Not all botanical gardens are lush and green, but still worthwhile nonetheless. Xeriscaping is the focus of Koko Crater Botanic Gardens, located in a 60-acre basin in east Honolulu (it’s just up the road from Hanauma Bay Nature Preserve). You’ll naturally see a lot of cacti and succulents here, as well other rare and endangered dryland plants, such as those from Africa and Madagascar, dryland palms and plumerias. The garden is a great example of Hawaii’s diverse ecosystems. honolulu.gov/parks/hbg.html.
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Honolulu Botanical Gardens

Honolulu Botanical Gardens curates and maintains five gardens around Oahu: Foster, Hoomaluhia, Koko Crater, Liliuokalani and Wahiawa. On the surface, the sites showcase diverse tropical plants (the largest collection in the U.S.). Dig deeper to understand the gardens’ mission to conserve tropic and sub-tropic flora, including native Hawaiian specimens.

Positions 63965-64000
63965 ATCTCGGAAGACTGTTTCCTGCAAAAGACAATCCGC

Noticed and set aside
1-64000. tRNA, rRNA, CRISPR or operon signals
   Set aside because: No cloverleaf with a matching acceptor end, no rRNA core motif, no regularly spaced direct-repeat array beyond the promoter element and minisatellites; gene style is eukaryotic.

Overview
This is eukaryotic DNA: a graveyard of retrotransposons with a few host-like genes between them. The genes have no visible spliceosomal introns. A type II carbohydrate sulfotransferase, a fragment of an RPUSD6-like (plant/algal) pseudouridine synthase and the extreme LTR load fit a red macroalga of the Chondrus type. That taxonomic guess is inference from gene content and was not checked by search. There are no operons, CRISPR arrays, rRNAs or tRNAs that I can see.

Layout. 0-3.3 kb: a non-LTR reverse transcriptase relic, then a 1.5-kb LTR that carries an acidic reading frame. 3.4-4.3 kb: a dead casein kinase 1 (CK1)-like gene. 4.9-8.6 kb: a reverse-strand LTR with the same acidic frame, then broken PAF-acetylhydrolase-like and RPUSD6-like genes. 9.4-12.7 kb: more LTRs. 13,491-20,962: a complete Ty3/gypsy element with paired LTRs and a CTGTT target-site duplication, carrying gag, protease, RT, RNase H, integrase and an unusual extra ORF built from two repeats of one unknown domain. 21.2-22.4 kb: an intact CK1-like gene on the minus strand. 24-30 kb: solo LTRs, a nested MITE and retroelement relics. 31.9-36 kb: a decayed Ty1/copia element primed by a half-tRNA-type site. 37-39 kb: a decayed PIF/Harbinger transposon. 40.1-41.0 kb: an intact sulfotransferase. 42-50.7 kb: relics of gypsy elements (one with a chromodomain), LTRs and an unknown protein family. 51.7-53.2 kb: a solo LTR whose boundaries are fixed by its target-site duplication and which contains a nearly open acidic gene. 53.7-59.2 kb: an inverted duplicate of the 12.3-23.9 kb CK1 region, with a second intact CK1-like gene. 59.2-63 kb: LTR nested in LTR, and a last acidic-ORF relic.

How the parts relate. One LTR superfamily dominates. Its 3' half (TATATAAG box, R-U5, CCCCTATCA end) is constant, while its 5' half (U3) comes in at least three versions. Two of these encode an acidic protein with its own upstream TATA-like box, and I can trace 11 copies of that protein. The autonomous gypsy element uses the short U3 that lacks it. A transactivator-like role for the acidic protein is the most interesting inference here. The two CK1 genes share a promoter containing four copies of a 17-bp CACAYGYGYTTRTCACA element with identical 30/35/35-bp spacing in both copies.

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Foster Botanical Gardens offers a slice of serenity from the bustle of city life, despite being nestled in the heart of Honolulu. This 14-acre park is the city and county’s oldest botanical garden and today has an impressive collection of tropical plants and trees, some of which were plants in the 1850s. Don’t miss the outdoor butterfly garden and the prehistoric flora collection.